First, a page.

At the Wording Desk
Increase your English vocabulary by learning delightful new words related to snow and winter
Névé, A Rare Snow Word
What did the Alaskan prostitute give her customer? A snow job. What did the Chernobyl prostitute give her customer? A glow job. The most frequent snow job of unlettered pop word study is the often-repeated error that the Inuit people have 69 words for snow. It’s wrong because the many snow expressions in their languages, such as Inuktitut, are not technically words; many of them are sentences, due to the structure of such northern tongues. But all that is explained in other volumes of niveous trivia (from classical Latin niveus ‘snowy, snow-white, pertaining to snow’).
My contention in this modest bit of wordlore is simple: English, not Inuktitut, may well have more than seventy terms for various forms of snow or snow-related entities.
In this piece and several more columns to follow this month and in January of next year, my purpose is to augment your hibernal word hoard, to acquaint you with some of the rarer, more exquisite terms lifted from my verbal snow-trunk.
Névé: First Snow Word
Nowadays névé (English borrowed from French) means an area of accumulated older compressed snow above or at the head of a glacier. Perennial névé often blankets high basins or cirques. Cirque is a technical term in glaciology, also borrowed into English directly from French. Cirque means “a deep steep-walled basin high on a mountain usually shaped like half a bowl and often containing a small lake, caused especially by glacial erosion, and usually forming the blunt head of a valley,” so states Webster's Third New International Dictionary.
But the history of the word névé and its protean historical forms are as fascinating to me as what the word itself denotes. In the French-speaking areas of the Alps, névé (original meaning ‘snow’) is a direct descendant of the Latin word for snow: nix, nivis. Alpine French took the Latin stem nivis directly and dropped the Latin declensional genitive /s/ to get *nivi. Then both Latin vowels were extended from i-sounds to e-acute sounds to give the modern reflex, névé.
Névé is a form that underwent far less transformation than the standard French word for snow, neige, which is also derived from the Latin word nix, nivis, in a complex, serial metamorphosis of pronunciatory alterations.
Its Snowy Timeline
Forty thousand years ago, the word snow began as a Proto-Indo-European root with two reflexes, one *nigwh- without initial /s/ and another *snigwh- with /s/. Latin languages (Latin nix, French neige) used the *nigwh- root. Teutonic, Scandinavian, and Slavic tongues adopted the *snigwh root (English snow, German Schnee, Swedish snö, Russian sneg').
100 B.C.E.: Classical Latin nix, nivis
C.E. 1080: Old French neif, noif
C.E. 1171: Old French neu
C.E. 1350: Old Northern French nive
C.E. 1300–1400 French forms: In this century, perhaps, French speakers felt a need to differentiate the pronunciation of their word for snow from their words for nut: noix and noiz. Noix and nive began to suffer what is called in linguistics homophonic collision. Both words were used in a very similar manner in that era. Spoken context usually provided the correct meaning of the similar sounding words, but, often enough, French speakers had to add semantic identifier tags such as *neev (I mean the kind that grow on trees). After too many qualifying addendal phrases are added to a word, speakers solve the bother in several ways. A common solution is to alter the pronunciation of one of the troublesomely similar-sounding terms. French linguists posit that nive was deliberately elongated to neige to unscramble this similarity of pronunciation, but this change had a bit of historical, phonological help too.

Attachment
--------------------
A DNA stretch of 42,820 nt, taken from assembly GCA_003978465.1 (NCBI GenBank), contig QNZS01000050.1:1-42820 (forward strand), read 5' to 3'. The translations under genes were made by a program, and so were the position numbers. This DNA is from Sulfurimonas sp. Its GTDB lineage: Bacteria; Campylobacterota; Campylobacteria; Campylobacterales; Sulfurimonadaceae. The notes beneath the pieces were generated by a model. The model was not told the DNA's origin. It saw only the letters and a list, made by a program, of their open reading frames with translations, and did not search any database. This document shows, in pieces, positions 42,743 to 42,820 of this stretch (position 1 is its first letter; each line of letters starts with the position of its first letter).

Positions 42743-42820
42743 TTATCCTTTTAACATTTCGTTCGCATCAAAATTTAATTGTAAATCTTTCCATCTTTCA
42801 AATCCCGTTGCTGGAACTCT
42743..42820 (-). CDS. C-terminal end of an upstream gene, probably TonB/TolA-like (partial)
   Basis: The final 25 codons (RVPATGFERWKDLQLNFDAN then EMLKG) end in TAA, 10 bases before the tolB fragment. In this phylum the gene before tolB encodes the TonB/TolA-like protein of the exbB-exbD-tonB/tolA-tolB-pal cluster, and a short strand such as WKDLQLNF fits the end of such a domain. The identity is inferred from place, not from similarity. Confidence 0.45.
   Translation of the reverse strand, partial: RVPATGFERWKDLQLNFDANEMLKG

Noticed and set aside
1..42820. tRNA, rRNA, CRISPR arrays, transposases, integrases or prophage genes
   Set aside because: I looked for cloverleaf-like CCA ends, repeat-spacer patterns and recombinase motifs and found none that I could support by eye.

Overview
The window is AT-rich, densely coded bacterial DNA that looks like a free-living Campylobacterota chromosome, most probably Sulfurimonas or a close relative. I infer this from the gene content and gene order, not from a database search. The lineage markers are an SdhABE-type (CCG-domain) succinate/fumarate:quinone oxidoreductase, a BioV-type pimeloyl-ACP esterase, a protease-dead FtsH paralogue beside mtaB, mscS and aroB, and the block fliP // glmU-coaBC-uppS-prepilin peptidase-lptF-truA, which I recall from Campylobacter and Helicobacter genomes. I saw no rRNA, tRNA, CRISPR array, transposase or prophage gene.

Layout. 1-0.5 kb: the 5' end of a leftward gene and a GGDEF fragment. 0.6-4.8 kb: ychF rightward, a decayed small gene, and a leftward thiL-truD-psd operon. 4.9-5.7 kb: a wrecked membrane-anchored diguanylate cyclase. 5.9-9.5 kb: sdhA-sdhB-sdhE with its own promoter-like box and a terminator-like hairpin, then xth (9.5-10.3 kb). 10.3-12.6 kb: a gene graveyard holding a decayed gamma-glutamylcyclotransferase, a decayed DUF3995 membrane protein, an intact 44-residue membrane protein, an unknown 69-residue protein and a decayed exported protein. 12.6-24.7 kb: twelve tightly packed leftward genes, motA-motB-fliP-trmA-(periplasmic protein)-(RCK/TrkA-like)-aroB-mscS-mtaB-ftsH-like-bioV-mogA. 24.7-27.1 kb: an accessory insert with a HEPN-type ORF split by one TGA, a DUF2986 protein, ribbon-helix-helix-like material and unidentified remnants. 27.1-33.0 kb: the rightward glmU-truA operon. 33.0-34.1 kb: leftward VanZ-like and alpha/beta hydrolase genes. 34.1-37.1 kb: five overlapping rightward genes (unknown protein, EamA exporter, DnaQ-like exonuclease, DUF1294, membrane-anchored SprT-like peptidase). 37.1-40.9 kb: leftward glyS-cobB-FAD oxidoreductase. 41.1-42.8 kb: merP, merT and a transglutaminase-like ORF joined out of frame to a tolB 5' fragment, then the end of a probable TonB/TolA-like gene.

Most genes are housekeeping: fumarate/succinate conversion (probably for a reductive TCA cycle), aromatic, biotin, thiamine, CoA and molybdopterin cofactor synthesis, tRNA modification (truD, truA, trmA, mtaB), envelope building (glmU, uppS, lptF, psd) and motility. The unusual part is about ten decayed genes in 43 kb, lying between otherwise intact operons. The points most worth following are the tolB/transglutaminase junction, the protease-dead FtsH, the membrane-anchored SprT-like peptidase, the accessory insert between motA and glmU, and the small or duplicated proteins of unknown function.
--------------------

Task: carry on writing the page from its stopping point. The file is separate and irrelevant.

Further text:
C.E. 1431–1485: French poet Francois Villon wrote his most popular ballad “Des dames du temps jadis” with its equally famous refrain, “Mais où sont les neiges d’antan?” ‘But where are the snows of yesteryear?’
How Did It Befall that French Nive Became Neige?
The altering of nive to neige was also influenced by a frequentative variant of the common snow verb in various medieval Romance languages. The standard snow verb was: nevar in Portuguese, Catalan, and Spanish; nevre in Provençal; never in Gallo-Roman—all derived from the Late Latin verb nevere and its classical Latin ancestor nivare.
In Late Latin a frequentative form of the snow verb arose, nivicare. At first nivicare meant ‘to snow frequently, to snow for a long time.’ As so often happened in the history of Romance frequentative verbs, through time a generalization of meaning arose. Nivicare and its other forms such as nevigare (soft g) came to mean simply ‘to snow,’ and then the v-sound disappeared because it was so lightly spoken.
The Final Neige Result
The stem of nivare, namely nivic- could be transformed in some dialectic pronunciations from * “nivitch-” to “nividge-” to the soft-g sound forms “nivige-” to “neige.” Et voilà! Whatever the cause, snow began to be spelled and pronounced naige (C.E. 1329), and then neige (C.E. 1461).
The dates beside all these words merely indicate their first appearance in French print, either in handwritten manuscripts or printed matter that has survived. They do not tell us when, precisely, French speakers first used such forms. Often spoken words began hundreds of years before they made it into print or into any written record.
An apt wrap to this wintery essay shall be these three lines from Tennyson’s In Memoriam:
“Ring, happy bells, across the snow:
The year is going, let him go;
Ring out the false, ring in the true.”
Bill Casselman, December 08, 2016
Text copyright 2016 William Gordon Casselman
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